A hacker named Knisitruck on ModMyI figured out how to modify the iPad app so it would run on the iPhone, but it was quickly disabled by Apple and/or Netflix. While the hack worked, it was a tremendous drain on the battery and crashed.
Netflix hinted that they will support the iPhone and the iPod Touch, but haven't announced a date.
via Boy Genius Report.
Reader FearNo1 asked, "I watched 24, Day 6 the other day and noticed that sound was coming from my rear speakers and subwoofer. It sounded just as good as the weekly TV program which has excellent surround sound."
Netflix promised 5.1 audio this year, but hasn't said when they will deliver it.
Is Netflix testing 5.1 audio? I tried on my Xbox and didn't get it -- has anyone else noticed improved audio?
Engadget has a "reliable source" that says the next Apple TV will cost $99 and run the iPhone OS, so the big question is will it have a Netflix app? I bought an Apple TV and returned it because it was limited to iTunes movie & TV show purchases (unless you ripped movies), had a relatively small hard drive, and really didn't do all that much. That would all change if the new Apple TV ran the iPhone OS and had a Netflix app.
Would you buy a $99 Apple TV with Netflix, iPad, a Roku Player, or another Netflix-ready device?
The Popbox is one of the more interesting wireless media players announced earlier this year, and Dave Zatz has discovered that they might not support Netflix on launch. Dave got the following response from Sybas PR:
"PopBox wants to have as many apps on the platform as possible at launch but we don’t have the final lineup quite yet. The great thing about the platform is that it updates easily, so while I can’t confirm either way that Netflix will be available at launch just yet, we do hope to have Netflix on the box as soon as possible."
I think the Popbox needs Netflix to compete with Roku and the upcoming Google TV, along with all of the other Netflix-ready devices like game systems, TVs, Blu-ray players, etc.
The The Hurt Locker is a great movie (97% at Rotten Tomatoes), but it didn't make a lot of money at the box office. The producers realized that the award-winning movie was widely pirated, so they're going to try to make as much as they can by suing the people that downloaded Hurt Locker illegally.
Tech Dirt reports that the lawsuit against the first 5,000 accused pirates has been filed, and it'll be interesting to see if this is profitable, and if ISPs are willing to identify customers. If a lot of people pay the estimated $1,500 to avoid going to court, expect more studios to try to sue pirates as a new revenue stream.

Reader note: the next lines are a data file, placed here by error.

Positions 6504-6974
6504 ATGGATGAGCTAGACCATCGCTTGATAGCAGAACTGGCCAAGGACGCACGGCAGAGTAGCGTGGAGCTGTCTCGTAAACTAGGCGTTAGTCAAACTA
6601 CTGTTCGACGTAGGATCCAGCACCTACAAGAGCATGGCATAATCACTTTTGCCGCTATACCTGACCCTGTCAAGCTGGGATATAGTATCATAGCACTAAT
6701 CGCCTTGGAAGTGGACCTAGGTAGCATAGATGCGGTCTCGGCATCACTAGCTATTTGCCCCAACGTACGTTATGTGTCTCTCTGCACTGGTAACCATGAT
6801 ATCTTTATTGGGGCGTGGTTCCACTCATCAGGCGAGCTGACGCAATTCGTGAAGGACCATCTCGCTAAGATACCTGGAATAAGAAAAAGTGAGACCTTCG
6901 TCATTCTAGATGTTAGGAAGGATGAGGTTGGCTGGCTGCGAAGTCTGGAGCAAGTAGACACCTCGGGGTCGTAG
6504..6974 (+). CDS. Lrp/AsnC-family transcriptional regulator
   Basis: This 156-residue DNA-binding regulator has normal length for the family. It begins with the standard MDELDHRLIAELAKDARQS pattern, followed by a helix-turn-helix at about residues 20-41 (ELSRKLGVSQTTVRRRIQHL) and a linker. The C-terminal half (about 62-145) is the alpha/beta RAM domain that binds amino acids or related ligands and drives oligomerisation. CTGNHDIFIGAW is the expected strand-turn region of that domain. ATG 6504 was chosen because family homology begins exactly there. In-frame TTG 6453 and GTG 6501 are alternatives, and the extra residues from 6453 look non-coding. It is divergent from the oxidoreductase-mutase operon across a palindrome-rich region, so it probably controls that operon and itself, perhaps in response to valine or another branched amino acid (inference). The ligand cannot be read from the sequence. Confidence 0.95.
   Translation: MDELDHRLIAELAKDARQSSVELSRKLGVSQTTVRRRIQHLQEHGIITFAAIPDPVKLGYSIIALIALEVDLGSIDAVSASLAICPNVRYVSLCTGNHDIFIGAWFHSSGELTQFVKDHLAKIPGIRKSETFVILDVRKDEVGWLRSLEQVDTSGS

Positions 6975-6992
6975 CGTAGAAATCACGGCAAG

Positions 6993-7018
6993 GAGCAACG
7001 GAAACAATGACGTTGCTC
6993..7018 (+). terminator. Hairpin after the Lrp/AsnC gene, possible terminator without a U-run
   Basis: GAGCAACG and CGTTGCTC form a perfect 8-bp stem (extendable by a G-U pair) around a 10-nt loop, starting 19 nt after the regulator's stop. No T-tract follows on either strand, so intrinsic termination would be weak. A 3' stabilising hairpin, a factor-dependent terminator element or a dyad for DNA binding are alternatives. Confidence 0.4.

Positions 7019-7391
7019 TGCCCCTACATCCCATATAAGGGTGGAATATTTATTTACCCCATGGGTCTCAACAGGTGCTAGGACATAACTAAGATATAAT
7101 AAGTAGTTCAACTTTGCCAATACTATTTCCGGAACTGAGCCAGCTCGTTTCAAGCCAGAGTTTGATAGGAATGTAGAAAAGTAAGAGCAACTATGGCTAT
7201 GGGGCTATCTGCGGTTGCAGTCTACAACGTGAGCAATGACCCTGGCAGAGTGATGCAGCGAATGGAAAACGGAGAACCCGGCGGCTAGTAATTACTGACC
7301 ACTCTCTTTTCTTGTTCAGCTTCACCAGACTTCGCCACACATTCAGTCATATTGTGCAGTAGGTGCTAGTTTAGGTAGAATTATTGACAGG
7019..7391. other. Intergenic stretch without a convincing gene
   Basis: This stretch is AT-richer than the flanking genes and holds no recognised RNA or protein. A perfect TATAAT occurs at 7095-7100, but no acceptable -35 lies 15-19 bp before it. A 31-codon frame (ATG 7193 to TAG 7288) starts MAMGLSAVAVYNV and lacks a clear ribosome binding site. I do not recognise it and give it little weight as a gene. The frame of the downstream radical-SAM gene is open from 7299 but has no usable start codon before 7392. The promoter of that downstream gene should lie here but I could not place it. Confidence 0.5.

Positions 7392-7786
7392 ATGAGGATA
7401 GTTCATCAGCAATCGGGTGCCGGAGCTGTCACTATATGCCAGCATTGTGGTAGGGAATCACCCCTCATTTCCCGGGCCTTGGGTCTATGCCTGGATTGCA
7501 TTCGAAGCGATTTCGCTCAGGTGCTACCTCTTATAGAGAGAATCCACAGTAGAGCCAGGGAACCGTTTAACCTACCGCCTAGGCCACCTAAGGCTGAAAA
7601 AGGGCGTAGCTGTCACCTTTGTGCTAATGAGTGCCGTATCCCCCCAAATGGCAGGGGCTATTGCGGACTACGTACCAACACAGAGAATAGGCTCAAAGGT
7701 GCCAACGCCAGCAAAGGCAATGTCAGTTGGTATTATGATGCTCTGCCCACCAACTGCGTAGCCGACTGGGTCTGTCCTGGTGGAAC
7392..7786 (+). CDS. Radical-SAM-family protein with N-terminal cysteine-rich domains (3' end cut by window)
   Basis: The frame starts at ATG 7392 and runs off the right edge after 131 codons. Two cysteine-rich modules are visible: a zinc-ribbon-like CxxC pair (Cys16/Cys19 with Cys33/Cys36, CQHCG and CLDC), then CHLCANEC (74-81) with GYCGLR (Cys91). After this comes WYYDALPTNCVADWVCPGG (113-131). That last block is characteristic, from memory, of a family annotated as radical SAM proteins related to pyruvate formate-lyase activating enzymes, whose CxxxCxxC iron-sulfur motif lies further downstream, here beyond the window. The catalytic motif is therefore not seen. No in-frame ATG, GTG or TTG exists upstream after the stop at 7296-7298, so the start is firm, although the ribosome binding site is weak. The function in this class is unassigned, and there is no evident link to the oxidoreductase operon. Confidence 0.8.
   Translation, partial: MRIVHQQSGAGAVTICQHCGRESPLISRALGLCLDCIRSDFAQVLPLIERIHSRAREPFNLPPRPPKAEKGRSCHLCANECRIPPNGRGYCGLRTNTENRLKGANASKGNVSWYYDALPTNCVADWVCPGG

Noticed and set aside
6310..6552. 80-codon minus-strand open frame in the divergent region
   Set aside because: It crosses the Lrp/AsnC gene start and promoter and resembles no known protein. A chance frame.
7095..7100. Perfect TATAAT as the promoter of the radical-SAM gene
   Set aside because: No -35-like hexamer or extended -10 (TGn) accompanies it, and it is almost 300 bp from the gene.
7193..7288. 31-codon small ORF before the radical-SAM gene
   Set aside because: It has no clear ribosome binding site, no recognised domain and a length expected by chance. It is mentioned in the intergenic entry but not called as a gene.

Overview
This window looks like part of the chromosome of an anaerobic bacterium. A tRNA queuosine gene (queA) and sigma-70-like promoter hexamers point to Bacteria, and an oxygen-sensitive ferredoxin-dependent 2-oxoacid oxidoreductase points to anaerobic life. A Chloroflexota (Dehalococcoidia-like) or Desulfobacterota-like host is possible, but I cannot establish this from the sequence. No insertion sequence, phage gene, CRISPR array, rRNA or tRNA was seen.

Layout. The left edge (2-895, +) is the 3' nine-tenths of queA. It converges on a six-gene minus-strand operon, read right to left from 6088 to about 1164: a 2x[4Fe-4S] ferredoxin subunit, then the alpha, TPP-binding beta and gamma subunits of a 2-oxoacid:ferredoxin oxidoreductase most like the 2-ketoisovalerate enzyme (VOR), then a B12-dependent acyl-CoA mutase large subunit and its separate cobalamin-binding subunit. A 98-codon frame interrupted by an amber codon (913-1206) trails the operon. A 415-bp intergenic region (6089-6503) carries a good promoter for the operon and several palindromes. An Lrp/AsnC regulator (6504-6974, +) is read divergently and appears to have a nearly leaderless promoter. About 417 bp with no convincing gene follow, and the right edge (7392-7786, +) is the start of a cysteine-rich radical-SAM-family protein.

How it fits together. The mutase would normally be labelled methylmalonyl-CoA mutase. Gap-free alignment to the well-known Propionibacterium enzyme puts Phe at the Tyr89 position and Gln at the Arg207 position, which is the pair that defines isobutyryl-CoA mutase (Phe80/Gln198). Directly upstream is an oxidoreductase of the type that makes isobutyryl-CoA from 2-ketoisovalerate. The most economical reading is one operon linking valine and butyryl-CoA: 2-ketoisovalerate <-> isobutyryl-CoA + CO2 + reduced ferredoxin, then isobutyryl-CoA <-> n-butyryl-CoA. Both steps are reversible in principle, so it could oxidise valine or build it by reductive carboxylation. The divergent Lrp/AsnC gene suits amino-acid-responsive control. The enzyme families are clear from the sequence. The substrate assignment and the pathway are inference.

Netflix posted a "Business Opportunity" presentation on the Netflix Jobs page, and it contains a lot of interesting information about how Netflix views competition, growth, and more.
Also interesting is the internal Netflix presentation on company culture.
I'm a big fan of Penn & Teller, and I noticed that Netflix has been sponsoring Penn Jillette's new video show, Penn Point (NSFW). If you have a Roku Player it's available on the Revision3 channel, or you can watch it online.
Roku will be offering a free automatic update to the Netflix channel tomorrow, and it includes a new interface that enables you to scroll horizontally and vertically through your streaming queue, genres, and add movies to your queue for watching later. While it's not as snazzy as the Xbox 360's 3D scrolling interface, it's fun to scroll down and across to discover new titles to watch.
Here's the new streaming title search dialog:
This update also gives you the ability to change the screen saver from the Roku logo to a clock.
There is an option in the Settings menu to turn off Browse & Search in Netflix, so if you have a Roku player for your kids (like I do) they won't be able to search or watch movies that are not in their queue.
There are more about 664,000 postal workers in this country that handle our DVD mailers, but every once in a while one gives into temptation and risks jail and a huge fine (wouldn't it be cheaper to get a Netflix account?). WireUpdate reports that a former Houston-area postal worker was caught "red enveloped-handed" and faces up to five years in jail and a $250,000 fine for stealing Netflix envelopes.
Luna's arrest stemmed from a USPS investigation which was launched on November 5, 2008, after Netflix security reported that 114 movies were not delivered to its destination. USPS inspectors began monitoring Luna after they saw him taking several Netflix movies from the delivery bins of different routes and placing them into his own delivery bin.
One USPS inspector prepared multiple Netflix movies to be collected and delivered along Luna's route. After seeing Luna moving several movies into his personal backpack, inspectors detained him and found one of the prepared Netflix movies in his backpack.
Thanks to Nathan for sending this in.
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